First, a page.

Supporting The Families Who Support Our Troops

By Senator Patty Ritchie
As members of the United States Armed Forces, our troops are forced to meet very tough demands each and every day.  Long deployments that separate soldiers from their loved ones, working in dangerous situations and having to frequently move are just a few of the unique challenges faced by those who serve.

During the month of November, we pause to remember that not only do members of our military make tremendous sacrifices, their family members do, too.

Through “Military Family Appreciation Month,” we honor the spouses, children, parents and other loved ones who stand behind those in uniform, dedicating themselves to supporting them and the commitment they’ve made to our country.

With our close proximity to Fort Drum, we have a unique opportunity to recognize Military Family Appreciation Month by showing those who serve and their families that we are thankful for their sacrifices.

Here are a few ways you can do so:

Lend a helping hand: If a neighbor’s spouse is deployed, offer to take care of some of the tasks he or she would complete, like raking leaves or shoveling snow.

Practice a random act of kindness: Go out of your way to do something kind, for example, send a personal note of thanks, make a home-cooked meal or pick up the tab for a military family at a restaurant.

Extend a warm welcome: Acclimating to a new community can be a challenge for anyone. Make an extra effort to help military families get connected and comfortable in our community by letting them know about activities you might be involved in or taking them out to show them your favorite spots.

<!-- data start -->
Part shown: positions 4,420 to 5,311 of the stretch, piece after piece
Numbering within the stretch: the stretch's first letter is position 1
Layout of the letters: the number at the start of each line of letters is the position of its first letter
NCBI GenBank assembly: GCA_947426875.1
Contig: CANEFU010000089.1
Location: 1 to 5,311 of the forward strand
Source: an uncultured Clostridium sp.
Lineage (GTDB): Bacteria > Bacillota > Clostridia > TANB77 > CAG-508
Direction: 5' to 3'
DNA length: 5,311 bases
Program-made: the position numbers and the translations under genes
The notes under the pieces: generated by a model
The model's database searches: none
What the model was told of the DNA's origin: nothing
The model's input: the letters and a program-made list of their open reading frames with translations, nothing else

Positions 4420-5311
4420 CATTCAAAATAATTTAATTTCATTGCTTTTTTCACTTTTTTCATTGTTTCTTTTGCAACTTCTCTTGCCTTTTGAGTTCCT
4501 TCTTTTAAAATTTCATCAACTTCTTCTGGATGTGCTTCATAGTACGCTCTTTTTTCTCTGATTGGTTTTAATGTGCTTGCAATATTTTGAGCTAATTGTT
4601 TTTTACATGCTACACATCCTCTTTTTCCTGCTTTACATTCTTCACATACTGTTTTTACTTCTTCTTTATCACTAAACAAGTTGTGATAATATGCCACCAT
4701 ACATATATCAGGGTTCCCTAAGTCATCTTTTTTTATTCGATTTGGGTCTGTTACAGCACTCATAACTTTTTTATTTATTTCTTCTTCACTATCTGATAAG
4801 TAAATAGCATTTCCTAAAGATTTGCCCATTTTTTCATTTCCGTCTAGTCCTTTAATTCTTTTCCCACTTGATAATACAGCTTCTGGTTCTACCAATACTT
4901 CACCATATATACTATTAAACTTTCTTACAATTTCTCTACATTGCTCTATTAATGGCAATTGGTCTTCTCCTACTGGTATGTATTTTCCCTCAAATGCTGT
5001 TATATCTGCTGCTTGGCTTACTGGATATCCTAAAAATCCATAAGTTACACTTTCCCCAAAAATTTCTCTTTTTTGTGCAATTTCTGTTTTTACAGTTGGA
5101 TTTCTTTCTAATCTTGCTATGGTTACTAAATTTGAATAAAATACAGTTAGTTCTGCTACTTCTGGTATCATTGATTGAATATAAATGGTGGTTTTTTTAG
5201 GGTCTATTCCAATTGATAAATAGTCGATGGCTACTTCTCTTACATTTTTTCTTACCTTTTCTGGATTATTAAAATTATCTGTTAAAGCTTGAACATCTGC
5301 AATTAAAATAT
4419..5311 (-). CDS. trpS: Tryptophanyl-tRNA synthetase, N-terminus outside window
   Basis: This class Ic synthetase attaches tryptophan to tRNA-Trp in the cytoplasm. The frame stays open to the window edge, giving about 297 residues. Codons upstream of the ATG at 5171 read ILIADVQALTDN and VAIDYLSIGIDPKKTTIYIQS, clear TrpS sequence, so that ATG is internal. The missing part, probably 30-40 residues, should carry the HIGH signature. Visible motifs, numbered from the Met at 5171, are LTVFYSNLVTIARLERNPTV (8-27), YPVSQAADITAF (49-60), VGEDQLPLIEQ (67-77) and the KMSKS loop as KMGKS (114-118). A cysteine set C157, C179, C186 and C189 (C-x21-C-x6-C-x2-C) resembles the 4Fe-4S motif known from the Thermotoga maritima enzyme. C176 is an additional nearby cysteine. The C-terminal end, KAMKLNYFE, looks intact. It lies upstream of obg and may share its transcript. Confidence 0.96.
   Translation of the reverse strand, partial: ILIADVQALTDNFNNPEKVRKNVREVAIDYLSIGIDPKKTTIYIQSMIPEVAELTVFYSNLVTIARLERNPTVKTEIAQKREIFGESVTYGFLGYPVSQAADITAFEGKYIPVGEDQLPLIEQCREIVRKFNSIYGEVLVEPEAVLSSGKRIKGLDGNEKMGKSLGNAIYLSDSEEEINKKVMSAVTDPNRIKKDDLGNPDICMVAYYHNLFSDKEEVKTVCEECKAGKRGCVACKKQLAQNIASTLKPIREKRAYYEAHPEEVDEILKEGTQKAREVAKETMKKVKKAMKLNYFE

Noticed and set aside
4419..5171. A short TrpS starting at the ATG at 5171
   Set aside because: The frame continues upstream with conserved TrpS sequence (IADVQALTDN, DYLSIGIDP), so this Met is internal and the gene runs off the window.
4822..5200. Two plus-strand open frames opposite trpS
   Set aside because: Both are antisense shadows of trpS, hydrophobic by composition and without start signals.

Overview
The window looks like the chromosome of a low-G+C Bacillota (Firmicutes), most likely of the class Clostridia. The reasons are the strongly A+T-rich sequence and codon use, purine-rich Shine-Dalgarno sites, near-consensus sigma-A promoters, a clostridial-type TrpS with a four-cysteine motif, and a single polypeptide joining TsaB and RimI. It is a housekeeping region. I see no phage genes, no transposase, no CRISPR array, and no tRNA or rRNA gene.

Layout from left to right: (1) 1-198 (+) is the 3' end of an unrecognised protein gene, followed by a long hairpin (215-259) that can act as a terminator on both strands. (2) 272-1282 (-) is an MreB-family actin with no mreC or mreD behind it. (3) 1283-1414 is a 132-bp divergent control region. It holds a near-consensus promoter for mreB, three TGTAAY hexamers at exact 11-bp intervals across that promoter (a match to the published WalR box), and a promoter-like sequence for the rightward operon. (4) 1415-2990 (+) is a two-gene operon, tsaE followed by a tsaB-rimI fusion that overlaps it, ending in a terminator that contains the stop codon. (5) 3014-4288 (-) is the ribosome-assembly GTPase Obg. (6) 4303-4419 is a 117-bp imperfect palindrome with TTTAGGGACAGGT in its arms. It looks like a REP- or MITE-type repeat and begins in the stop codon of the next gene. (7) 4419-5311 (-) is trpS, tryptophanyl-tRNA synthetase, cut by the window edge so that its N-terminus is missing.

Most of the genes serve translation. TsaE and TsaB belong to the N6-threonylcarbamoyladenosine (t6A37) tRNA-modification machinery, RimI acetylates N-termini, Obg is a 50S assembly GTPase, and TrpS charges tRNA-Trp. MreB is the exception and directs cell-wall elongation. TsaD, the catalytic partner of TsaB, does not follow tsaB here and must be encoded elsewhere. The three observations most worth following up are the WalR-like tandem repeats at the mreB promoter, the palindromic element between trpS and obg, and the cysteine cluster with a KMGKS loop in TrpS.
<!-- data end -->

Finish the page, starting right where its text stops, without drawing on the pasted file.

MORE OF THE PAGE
Offer to babysit: When a member of their family is deployed, it often times can be difficult for the spouse at home to juggle responsibilities. Offer to babysit for a couple hours to give a military spouse you know an opportunity to go out with friends, run errands or just have some alone time.

Make a military family part of your family: Know a family with a spouse who is deployed? Offer to have them join your family once a week for dinner. If their spouse won’t be around during the holidays, consider inviting them to take part in your family’s celebrations.

Military families are unique and face a number of challenges that many civilian families don’t face. It’s so important that we remember that while only one person might be on the front lines of fighting for our freedom, the entire family serves. This month, I hope you’ll join me in finding a way to say “thanks” for the sacrifices made by our military families.